Maybe I’m foolish, but I remain hopeful about the potential of software leading to more affordable, accessible education. In 2014, Georgia Tech launched an Online Master of Science in Computer Science (OMSCS) with the goal of offering an accredited, top-tier education at a surprising price of $7,000. The program has been regularly ranked in the Top 10 by U.S. News & World Report, and the traditional residential program costs $28,000 two years of tuition (out-of-state, not including housing).
OMSCS offers the same lectures from the same professors, the same homework assignments, and the same exams. A few other top universities have online versions of their masters programs, but they charge the same tuition as in-person ($40,000+). The diploma is exactly the same as those of on-campus graduates, with no special “online” designation.
Would there be enough interest from qualified candidates? Would it remain financially viable? Would the online program cannibalize from the traditional on-campus program? Would employers discriminate if they found out that this was an online degree? Would the careers prospects be different due to the lack of in-person networking opportunities?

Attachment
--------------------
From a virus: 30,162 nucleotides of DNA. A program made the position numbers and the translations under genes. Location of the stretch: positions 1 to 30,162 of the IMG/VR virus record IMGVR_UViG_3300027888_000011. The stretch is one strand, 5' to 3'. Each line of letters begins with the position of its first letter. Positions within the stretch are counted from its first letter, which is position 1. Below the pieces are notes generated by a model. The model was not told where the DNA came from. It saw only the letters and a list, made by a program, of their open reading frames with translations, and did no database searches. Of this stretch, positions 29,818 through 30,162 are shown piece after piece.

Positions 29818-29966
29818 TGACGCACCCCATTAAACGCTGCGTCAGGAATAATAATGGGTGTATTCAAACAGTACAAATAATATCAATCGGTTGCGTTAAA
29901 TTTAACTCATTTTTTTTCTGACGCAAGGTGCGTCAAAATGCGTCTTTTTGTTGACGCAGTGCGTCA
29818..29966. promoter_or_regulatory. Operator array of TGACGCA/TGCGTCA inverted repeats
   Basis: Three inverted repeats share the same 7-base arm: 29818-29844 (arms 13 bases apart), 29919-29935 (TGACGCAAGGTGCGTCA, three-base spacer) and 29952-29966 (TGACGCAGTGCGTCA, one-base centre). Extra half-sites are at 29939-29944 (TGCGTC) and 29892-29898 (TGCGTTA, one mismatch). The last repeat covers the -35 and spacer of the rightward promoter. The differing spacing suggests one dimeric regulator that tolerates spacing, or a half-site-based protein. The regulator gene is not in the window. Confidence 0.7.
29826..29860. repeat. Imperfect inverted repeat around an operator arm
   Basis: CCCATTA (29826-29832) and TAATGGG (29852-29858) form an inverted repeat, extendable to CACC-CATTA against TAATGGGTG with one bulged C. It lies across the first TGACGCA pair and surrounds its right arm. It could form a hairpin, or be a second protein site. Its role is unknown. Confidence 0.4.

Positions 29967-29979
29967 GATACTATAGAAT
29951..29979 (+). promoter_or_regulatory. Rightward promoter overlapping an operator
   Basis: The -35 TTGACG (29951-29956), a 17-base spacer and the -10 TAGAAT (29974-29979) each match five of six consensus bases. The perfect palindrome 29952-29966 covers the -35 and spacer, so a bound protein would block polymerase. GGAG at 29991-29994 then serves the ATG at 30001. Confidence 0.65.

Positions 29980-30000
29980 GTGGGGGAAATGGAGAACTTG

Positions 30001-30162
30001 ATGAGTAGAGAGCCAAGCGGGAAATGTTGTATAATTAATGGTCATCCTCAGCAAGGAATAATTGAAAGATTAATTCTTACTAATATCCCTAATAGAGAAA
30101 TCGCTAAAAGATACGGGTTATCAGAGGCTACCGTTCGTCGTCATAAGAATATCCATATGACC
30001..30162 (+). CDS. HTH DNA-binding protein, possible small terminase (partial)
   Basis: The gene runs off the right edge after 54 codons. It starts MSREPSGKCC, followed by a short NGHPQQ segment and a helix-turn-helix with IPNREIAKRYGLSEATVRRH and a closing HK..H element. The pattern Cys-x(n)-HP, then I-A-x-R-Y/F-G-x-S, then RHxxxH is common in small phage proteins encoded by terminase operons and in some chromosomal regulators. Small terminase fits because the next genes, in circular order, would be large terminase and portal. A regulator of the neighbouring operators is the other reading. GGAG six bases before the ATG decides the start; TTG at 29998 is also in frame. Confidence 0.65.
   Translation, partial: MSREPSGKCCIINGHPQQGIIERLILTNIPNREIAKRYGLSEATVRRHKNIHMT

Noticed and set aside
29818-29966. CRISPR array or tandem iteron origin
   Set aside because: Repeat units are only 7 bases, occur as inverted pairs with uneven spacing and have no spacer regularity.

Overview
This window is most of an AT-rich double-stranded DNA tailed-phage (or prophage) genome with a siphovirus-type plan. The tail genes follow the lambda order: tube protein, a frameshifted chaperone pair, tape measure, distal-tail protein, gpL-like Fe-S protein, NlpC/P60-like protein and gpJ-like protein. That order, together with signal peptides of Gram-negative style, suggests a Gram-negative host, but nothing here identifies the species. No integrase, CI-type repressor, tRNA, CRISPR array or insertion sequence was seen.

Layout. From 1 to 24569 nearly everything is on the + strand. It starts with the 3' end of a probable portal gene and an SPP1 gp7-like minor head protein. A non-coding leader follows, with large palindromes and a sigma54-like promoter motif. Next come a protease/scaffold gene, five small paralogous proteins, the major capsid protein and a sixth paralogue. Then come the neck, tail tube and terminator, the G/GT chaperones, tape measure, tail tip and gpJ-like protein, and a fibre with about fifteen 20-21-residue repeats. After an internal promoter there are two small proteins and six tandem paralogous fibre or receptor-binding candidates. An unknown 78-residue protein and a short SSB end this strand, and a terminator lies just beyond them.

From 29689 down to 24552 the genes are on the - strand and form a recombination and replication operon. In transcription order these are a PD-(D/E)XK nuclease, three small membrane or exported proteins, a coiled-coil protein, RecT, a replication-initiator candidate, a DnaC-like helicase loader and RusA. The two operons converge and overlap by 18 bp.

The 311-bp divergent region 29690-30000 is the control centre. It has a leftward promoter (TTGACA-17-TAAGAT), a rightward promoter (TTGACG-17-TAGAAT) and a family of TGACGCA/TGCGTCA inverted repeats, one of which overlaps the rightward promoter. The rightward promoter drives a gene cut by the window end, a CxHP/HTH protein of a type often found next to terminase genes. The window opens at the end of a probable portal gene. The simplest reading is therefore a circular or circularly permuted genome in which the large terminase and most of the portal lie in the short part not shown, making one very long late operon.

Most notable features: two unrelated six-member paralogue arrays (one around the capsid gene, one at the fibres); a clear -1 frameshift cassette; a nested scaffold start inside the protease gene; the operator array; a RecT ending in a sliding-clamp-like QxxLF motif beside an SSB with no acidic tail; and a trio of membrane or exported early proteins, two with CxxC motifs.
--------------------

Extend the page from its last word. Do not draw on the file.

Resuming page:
EducationNext recently published an article An Elite Grad-School Degree Goes Online addresses some of these questions. InsiderEd has a an article Online, Cheap — and Elite that summarizes the findings.
Analyzing the first six cohorts of the online program, from spring 2014 to fall 2016, the report found that the typical applicant to the online program was a 34-year-old midcareer American, while the typical applicant to the in-person degree was a 24-year-old recent graduate from India.
Of the 18,000 students who applied to the in-person and online degrees, less than 0.2 percent applied to both, the report said.
Students admitted to the online program typically had slightly lower academic credentials than those admitted to the in-person program, but they performed slightly better in their identical and blind-marked final assessments — a finding the study hailed as “the first rigorous evidence that we know of showing that an online degree program can increase educational attainment.”
Overall, the program has been a success in terms of expanding access to high-quality computer science education. Total enrollment is now over 6,000 students. The questions about career effects will be addressed in future studies.
In 2017, Georgia Tech announced a new Online Masters Degree in Analytics for under $10,000. This is also a nationally-ranked Top 10 program where the traditional in-person tuition ranges from $36,000 for in-state students to $49,000 for out of state. The data analytics program is an interdisciplinary collaboration between the College of Engineering, College of Computing and the Scheller College of Business.